The Indy’s profile of Sen. Max Baucus has received attention from bloggers around the country since it was published last Thursday.
The Washington Post's Ezra Klein noted that the profile's conclusion—that there's a distinction to be made between Baucus' work ethic and leadership—is particularly "trenchant."
Joan McCarter of Daily Kos, one of the most popular liberal blogs, wrote:
Matthew Frank's profile of Max Baucus in the Missoula Independent goes a long way to explaining how this unlikeliest of small state Senators finds himself at the center of the most important public policy debate of a generation. The profile shows both how Baucus got to the point of perhaps securing his political legacy, but how he might also be the very person who dooms it to failure.
A couple recent bits of Baucus news: Last Thursday, the Wall Street Journal reported, Baucus said the Senate Finance Committee wouldn't take up bipartisan health legislation this summer, kicking the issue to the fall and thus missing President Obama's self-imposed deadline.
After meeting of top members of the panel, which has wide jurisdiction over health policy, Sen. Baucus (D., Mont.) vowed to work into next week to narrow differences with top Republicans. But the chairman said the committee would not be convened next week, when the full Senate is scheduled to debate the nomination of Judge Sonia Sotomayor to the Supreme Court.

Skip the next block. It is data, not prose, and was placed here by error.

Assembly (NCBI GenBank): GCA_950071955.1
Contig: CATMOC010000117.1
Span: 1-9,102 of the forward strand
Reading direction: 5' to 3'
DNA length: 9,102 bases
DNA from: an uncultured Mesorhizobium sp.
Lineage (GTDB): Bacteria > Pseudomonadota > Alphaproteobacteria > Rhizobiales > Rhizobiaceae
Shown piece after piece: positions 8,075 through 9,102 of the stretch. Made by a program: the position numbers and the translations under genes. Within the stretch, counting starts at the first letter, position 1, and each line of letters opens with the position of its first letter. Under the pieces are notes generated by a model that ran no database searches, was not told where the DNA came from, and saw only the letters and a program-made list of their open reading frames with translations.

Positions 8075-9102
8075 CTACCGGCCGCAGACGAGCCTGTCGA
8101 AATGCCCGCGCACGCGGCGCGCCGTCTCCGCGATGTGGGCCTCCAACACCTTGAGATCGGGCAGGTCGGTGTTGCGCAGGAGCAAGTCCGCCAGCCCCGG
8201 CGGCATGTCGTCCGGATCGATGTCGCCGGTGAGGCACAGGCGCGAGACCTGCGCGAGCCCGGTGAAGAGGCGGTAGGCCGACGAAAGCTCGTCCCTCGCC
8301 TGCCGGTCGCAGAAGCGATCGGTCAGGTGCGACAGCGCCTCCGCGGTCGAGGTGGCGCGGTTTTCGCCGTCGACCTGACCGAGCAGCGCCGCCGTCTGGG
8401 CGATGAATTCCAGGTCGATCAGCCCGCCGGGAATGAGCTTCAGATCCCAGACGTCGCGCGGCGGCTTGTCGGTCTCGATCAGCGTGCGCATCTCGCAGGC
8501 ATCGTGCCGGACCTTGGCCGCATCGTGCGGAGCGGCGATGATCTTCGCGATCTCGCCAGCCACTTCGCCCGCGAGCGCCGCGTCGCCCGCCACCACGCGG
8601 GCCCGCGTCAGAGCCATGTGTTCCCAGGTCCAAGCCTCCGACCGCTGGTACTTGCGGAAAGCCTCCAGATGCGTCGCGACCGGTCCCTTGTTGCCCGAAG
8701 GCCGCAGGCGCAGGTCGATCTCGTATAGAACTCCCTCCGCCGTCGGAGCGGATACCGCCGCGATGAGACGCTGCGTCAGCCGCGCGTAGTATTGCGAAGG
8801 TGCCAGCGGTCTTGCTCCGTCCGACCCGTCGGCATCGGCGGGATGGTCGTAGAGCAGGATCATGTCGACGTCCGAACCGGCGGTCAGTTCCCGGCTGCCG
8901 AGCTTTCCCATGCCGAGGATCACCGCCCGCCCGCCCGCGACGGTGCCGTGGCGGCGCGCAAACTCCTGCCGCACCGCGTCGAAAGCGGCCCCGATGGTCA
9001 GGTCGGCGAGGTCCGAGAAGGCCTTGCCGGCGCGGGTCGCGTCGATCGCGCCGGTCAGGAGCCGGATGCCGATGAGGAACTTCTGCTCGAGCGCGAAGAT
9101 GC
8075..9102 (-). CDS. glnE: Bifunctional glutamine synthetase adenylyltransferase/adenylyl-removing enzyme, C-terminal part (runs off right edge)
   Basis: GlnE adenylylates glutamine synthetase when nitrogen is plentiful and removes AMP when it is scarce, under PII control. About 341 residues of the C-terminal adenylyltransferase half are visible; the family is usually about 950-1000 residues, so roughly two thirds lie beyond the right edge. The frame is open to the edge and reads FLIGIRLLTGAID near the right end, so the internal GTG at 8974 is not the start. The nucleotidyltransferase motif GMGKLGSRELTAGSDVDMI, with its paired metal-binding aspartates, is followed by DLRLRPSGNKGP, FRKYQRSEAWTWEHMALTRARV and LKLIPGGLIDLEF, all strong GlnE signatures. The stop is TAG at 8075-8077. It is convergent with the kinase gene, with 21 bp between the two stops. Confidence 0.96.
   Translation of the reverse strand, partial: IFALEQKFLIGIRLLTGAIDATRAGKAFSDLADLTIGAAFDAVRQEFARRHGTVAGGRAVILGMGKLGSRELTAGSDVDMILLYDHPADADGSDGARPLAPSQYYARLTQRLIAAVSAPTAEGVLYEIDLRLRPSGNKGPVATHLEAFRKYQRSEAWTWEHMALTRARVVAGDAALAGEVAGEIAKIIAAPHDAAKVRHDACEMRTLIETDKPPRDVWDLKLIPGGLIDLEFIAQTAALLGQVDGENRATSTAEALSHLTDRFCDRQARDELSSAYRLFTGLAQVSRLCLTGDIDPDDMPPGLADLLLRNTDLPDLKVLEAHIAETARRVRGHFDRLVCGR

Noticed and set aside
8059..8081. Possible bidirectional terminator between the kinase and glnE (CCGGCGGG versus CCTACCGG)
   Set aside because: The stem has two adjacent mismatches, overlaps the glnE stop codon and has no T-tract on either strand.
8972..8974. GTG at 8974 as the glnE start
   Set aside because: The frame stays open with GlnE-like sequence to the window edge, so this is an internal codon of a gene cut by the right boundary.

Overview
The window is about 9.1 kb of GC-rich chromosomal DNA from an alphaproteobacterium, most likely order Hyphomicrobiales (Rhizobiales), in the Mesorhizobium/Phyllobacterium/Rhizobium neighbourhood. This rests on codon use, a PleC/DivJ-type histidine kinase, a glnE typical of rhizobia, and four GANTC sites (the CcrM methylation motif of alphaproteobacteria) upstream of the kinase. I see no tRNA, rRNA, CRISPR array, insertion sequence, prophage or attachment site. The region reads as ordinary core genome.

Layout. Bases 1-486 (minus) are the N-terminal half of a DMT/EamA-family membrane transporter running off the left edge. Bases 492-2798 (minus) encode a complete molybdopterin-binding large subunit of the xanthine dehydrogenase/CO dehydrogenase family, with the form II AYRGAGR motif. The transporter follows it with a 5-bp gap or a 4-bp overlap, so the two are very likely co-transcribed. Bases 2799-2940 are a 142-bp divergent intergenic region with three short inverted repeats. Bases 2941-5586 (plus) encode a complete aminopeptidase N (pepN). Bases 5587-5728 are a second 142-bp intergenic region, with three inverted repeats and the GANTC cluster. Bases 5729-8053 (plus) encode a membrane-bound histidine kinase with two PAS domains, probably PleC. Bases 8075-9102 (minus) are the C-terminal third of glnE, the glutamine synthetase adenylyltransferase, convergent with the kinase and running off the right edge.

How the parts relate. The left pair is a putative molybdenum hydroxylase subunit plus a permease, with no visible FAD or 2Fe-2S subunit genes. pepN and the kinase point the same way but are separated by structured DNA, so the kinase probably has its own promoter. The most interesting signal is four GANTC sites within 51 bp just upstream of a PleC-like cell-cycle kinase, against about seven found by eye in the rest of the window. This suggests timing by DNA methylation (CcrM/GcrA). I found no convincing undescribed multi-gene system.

Mr. Baucus also said it is unclear whether a draft of the bill will be made public next week. "We'll see how far we get," he said. The Senate is scheduled to begin its recess Friday, Aug. 7.
And as Democrats grow tired of Baucus' closed-door negotiations with select Republicans to hammer out a bipartisan bill, some are suggesting a secret-ballot vote to strip him of his chairmanship. From The Hill:
“Every two years the caucus could have a secret ballot on whether a chairman should continue, yes or no,” said Sen. Tom Harkin (D-Iowa), the chairman of the Senate Agriculture Committee. “If the ‘no’s win, [the chairman’s] out.
“I’ve heard it talked about before,” he added.
Harkin did not mention Baucus, but his suggestion would likely resonate with the senior Montana Democrat, who has often clashed with his colleagues over important bills.
With the national spotlight shining so brightly on Baucus, it'll be interesting to see what he hears from Montanans during the August recess. He'll be in Missoula August 13 for an invitation-only event sponsored by St. Patrick Hospital and Community Medical Center.